Everyone in America seems to have an opinion on what America should do in Syria following the recent chemical weapons crisis. Should the president use direct force? What will action or non-action in Syria mean for the stability in the region? These questions served as the center of Tuesday’s Linda and Mitch Hart Lecture of the Tate Lecture Series.
The lecture featuring Robert Gates and Leon Panetta was the opener of the 32nd season of the Tate Lecture Series. Both Gates and Panetta have served as secretary of defense and director of the CIA.
Gates and Panetta sat down with moderator and CNN Senior Political Analyst David Gergen to discuss the situation in Syria, actions of the National Security Agency and budget fights in Congress.
Gates began the evening with an explanation of what he would have recommended the United States do in Syria.
He suggested that Congress should have authorized the president’s military action, but that the president should not attack directly.
“My bottom line is, I believe to blow a bunch of stuff up over a couple of days to underscore or validate a point or a principle is not a strategy,” Gates said.
Rather, Gates said, the United States should use covert methods and arm rebels to combat Syria’s leader Bashar al-Assad.
Gates is skeptical of the new initiative proposed by Russian President Vladimir Putin.
“I think that the United States needs to seize the high ground, seize the initiative back from the Russians and the Syrians, and we ought to dictate the terms of this,” Gates said.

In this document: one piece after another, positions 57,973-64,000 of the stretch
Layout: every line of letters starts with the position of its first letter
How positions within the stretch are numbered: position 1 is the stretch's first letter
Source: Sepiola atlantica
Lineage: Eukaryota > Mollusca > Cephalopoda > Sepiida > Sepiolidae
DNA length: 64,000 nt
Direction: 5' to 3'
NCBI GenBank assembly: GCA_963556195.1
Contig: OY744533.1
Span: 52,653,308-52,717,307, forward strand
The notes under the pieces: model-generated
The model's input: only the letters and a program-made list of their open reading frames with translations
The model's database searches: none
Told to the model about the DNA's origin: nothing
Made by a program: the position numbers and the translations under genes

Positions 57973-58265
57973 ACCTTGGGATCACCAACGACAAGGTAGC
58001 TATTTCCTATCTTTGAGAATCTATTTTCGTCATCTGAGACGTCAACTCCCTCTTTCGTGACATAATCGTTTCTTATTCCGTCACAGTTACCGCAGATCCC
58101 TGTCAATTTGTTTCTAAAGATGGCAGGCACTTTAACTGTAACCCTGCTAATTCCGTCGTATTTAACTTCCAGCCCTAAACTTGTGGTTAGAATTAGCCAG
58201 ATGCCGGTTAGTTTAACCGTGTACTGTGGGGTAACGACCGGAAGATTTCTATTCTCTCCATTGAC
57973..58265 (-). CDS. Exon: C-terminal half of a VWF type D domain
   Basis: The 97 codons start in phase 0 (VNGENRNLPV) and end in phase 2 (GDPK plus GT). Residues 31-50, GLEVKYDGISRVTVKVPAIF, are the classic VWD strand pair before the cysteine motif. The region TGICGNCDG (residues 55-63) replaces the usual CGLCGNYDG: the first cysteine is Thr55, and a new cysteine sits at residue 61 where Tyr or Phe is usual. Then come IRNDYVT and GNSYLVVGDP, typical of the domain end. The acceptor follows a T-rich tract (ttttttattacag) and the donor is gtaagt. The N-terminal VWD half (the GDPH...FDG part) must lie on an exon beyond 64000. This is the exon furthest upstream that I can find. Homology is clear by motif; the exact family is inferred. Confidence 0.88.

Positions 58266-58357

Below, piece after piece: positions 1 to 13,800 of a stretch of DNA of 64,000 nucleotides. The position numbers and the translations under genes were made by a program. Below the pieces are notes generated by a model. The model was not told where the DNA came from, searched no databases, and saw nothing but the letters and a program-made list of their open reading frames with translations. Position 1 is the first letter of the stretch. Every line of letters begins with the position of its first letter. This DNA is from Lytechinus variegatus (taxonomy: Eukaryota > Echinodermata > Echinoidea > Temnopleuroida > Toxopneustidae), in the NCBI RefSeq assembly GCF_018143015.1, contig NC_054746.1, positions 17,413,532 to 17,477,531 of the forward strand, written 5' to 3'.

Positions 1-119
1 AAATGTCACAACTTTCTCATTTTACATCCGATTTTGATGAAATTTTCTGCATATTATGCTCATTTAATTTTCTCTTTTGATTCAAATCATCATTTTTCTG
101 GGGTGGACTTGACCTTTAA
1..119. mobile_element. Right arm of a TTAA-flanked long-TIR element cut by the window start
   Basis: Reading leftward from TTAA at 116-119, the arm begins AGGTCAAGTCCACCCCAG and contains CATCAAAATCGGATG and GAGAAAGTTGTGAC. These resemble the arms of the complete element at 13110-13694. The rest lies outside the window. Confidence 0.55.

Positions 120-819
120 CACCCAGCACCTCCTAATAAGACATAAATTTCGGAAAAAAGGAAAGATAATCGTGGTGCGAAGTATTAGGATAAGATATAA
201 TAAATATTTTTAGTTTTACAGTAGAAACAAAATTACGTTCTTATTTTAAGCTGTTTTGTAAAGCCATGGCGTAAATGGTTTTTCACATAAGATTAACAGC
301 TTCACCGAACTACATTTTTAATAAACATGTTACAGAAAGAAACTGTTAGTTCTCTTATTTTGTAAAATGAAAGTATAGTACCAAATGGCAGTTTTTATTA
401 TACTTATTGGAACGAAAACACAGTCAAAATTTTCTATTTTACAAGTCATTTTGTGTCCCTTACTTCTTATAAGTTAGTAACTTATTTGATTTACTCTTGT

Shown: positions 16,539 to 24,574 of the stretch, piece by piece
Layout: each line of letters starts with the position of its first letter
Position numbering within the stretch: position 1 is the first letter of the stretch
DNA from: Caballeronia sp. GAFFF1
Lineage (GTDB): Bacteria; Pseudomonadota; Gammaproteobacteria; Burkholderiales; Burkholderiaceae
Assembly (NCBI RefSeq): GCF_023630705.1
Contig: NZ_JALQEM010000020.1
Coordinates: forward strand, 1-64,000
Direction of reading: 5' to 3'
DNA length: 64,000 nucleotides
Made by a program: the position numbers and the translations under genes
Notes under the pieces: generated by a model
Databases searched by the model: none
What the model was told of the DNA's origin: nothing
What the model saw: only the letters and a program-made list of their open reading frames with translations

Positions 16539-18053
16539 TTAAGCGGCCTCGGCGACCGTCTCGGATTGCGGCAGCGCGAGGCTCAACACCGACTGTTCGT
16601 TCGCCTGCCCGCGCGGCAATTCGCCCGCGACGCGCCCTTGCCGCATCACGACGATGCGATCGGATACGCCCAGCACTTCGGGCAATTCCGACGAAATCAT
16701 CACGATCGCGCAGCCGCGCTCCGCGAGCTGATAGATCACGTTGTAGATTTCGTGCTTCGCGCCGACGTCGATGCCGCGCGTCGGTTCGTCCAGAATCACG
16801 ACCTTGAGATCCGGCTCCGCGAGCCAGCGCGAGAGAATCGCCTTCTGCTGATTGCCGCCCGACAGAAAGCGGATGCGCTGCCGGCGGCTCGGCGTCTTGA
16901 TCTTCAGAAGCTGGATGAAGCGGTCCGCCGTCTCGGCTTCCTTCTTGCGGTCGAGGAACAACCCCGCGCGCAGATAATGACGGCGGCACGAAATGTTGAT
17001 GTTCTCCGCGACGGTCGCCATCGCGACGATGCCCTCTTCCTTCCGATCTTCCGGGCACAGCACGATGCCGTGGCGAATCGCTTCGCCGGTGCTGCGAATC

Panetta, too, finds himself questioning the Russian and Syrian motives.
“The name of their game is delay,” Panetta said.
Panetta also suggested a strategy for the United States’ involvement in Syria.
“We have to keep our eye on the big target here, which is to bring Assad down,” Panetta said.
Panetta would fight Assad by using rebel forces and keeping the international community unified in getting Assad to step down. He also recommended the United States continue to provide humanitarian help in the region.
The discussion on Syria led into an evaluation of the responsibilities and powers of the United States president.
Panetta maintained that the president should have certain authorities that Congress cannot undermine so that the United States will be respected.
“When the president of the United States draws a red line, the credibility of this country is dependent on him backing up his word,” Panetta said.
Gates agreed with Panetta on the president’s authority and responsibility to act in certain situations without going to Congress.
“Given the timelines that were involved…I would have advised him against going to the Congress, for all the reasons that Leon cites,” Gates said.
Gates, Gerden and Panetta also discussed the NSA. Both Gates and Panetta believe that the NSA has done what it has had to, and that there is a lot of oversight.
“We entrust the responsibility of oversight, not directly to the voters, but to their elected representatives and the other branches of government,” Gates said.
Panetta agreed with Gates, crediting intelligence programs like the NSA as the reason we have not had another major terrorist attack post-9/11.
“All of these efforts have been aimed at one thing: protecting America,” Panetta said.
Turning to the domestic side of American policy, the speakers discussed the budget and the need to make spending cuts. Both Panetta and Gates advocated compromise.
“Our Constitution requires compromise in order for government to work at all,” Gates said.
The next Tate Lecture featuring Biographer Robert A. Caro will be in McFarlin Auditorium on Oct. 29 at 8 p.m.